You need to get a price to 'put right' the damage to your property and issue a letter of claim requesting that amount. I'm presuming the amount of damage will be less than £10,000 and therefore your claim will be a small claim. You complete a form N1 (can be found online) and pay the court fee (fee will depend on amount you are claiming). It is unlikely to be cost effective using a solicitor if the damage is less than £10,000 as only in exceptional circumstances would you be able to recover their costs in a small claim. I'd guess you'd be charged a couple of hundred quid for a solicitor to produce a letter of claim. Obviously you will have to prove who was responsible on balance of probabilities.

Alternatively check out your buildings and contents insurance, or any bank account benefits as some people have legal expense cover as a benefit without even knowing about it.
 

davewebbsbrain

Webby⭐
Joined
Aug 17, 2005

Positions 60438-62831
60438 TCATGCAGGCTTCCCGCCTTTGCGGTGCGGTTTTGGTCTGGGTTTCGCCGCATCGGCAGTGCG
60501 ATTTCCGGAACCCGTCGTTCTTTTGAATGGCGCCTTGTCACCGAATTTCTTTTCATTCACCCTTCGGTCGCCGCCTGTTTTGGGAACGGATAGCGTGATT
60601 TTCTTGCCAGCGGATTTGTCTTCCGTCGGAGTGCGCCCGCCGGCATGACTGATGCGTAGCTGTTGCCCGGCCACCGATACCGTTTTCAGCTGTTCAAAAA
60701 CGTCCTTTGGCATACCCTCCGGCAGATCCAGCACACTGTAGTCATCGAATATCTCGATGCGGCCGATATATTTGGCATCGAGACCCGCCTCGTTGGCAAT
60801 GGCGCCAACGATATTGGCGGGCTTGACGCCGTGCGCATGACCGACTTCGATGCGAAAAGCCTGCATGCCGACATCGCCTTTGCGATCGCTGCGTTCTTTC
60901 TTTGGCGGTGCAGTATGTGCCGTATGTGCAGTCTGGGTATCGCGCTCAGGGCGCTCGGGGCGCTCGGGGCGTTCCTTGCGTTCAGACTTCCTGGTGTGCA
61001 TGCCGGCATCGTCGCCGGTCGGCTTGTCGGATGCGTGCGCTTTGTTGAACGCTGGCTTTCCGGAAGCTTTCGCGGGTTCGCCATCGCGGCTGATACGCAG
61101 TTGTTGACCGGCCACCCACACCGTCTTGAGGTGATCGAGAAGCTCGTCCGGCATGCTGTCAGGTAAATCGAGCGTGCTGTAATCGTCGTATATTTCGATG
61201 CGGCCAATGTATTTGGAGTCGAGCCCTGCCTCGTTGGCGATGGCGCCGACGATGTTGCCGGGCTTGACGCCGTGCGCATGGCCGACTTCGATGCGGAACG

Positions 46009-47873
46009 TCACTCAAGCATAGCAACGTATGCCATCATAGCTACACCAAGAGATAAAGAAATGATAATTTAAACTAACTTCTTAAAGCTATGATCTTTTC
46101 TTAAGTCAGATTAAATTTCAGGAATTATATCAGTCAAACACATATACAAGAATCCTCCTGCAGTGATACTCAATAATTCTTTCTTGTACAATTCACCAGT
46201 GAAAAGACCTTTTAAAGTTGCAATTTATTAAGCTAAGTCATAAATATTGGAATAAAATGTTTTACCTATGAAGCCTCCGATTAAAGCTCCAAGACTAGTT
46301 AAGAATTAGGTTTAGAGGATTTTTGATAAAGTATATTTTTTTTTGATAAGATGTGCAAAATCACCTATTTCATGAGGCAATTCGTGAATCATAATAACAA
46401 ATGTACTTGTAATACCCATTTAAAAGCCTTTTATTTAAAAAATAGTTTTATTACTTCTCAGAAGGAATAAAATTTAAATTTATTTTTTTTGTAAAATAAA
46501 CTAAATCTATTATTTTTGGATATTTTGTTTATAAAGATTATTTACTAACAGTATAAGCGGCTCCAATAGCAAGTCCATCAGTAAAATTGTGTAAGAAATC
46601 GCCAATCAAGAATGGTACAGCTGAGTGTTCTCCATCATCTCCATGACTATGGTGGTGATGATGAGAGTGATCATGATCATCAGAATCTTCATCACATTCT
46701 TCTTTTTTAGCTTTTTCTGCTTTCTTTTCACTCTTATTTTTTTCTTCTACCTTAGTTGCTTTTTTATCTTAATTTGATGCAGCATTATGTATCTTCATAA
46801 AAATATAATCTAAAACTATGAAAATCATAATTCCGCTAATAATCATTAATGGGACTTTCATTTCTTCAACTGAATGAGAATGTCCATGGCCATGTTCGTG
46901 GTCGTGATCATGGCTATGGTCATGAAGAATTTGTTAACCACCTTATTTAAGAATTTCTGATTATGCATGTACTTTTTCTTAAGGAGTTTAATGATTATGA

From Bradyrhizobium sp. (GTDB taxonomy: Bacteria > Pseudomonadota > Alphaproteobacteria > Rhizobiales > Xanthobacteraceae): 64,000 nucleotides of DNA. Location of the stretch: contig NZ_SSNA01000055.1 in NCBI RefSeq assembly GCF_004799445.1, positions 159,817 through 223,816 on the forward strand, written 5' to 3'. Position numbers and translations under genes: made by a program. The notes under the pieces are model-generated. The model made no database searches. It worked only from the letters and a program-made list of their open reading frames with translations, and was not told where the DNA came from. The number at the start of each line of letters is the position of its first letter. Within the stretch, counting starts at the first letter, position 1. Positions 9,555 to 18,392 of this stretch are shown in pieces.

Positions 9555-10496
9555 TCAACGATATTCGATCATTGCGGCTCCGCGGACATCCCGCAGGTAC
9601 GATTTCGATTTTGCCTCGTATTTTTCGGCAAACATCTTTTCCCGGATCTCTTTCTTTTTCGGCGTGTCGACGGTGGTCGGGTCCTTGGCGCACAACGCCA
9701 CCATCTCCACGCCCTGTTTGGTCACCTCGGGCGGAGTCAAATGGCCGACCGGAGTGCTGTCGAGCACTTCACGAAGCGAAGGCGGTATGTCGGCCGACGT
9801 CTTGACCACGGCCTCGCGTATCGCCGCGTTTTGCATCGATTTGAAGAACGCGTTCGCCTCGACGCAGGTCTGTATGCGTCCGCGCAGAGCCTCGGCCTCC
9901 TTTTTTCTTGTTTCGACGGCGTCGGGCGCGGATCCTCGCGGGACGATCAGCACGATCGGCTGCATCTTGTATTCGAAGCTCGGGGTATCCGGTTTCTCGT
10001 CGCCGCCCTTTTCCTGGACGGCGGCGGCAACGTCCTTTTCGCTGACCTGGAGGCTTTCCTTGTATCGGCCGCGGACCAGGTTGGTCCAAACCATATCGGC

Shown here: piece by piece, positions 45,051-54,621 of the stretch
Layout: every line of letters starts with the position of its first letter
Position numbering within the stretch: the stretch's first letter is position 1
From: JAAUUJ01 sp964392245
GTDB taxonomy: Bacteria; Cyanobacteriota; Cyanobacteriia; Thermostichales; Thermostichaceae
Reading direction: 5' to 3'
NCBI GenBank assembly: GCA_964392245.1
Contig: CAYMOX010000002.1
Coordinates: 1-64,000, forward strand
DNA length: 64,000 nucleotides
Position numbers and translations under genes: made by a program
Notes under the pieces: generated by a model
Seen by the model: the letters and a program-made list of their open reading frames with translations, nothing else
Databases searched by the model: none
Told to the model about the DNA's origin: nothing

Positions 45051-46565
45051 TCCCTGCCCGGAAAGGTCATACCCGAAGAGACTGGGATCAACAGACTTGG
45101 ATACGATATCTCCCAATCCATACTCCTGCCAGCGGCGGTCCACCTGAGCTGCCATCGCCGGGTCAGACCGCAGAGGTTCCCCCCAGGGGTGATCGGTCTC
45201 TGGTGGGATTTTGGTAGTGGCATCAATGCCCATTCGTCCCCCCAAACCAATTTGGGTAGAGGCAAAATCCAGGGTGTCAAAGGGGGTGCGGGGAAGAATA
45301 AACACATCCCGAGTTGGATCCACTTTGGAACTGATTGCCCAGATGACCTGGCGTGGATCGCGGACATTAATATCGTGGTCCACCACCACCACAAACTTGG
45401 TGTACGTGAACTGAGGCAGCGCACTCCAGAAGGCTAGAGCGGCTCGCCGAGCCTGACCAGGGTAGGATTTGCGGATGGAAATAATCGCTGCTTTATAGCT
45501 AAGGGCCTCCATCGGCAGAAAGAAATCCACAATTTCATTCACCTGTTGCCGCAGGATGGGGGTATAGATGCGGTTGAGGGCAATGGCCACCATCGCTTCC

Messages
22,256
Location
Eastwood
You can get the owners details from the land registry. Simple search costs £4 (I believe).

You need to get a price to 'put right' the damage to your property and issue a letter of claim requesting that amount. I'm presuming the amount of damage will be less than £10,000 and therefore your claim will be a small claim. You complete a form N1 (can be found online) and pay the court fee (fee will depend on amount you are claiming). It is unlikely to be cost effective using a solicitor if the damage is less than £10,000 as only in exceptional circumstances would you be able to recover their costs in a small claim. I'd guess you'd be charged a couple of hundred quid for a solicitor to produce a letter of claim. Obviously you will have to prove who was responsible on balance of probabilities.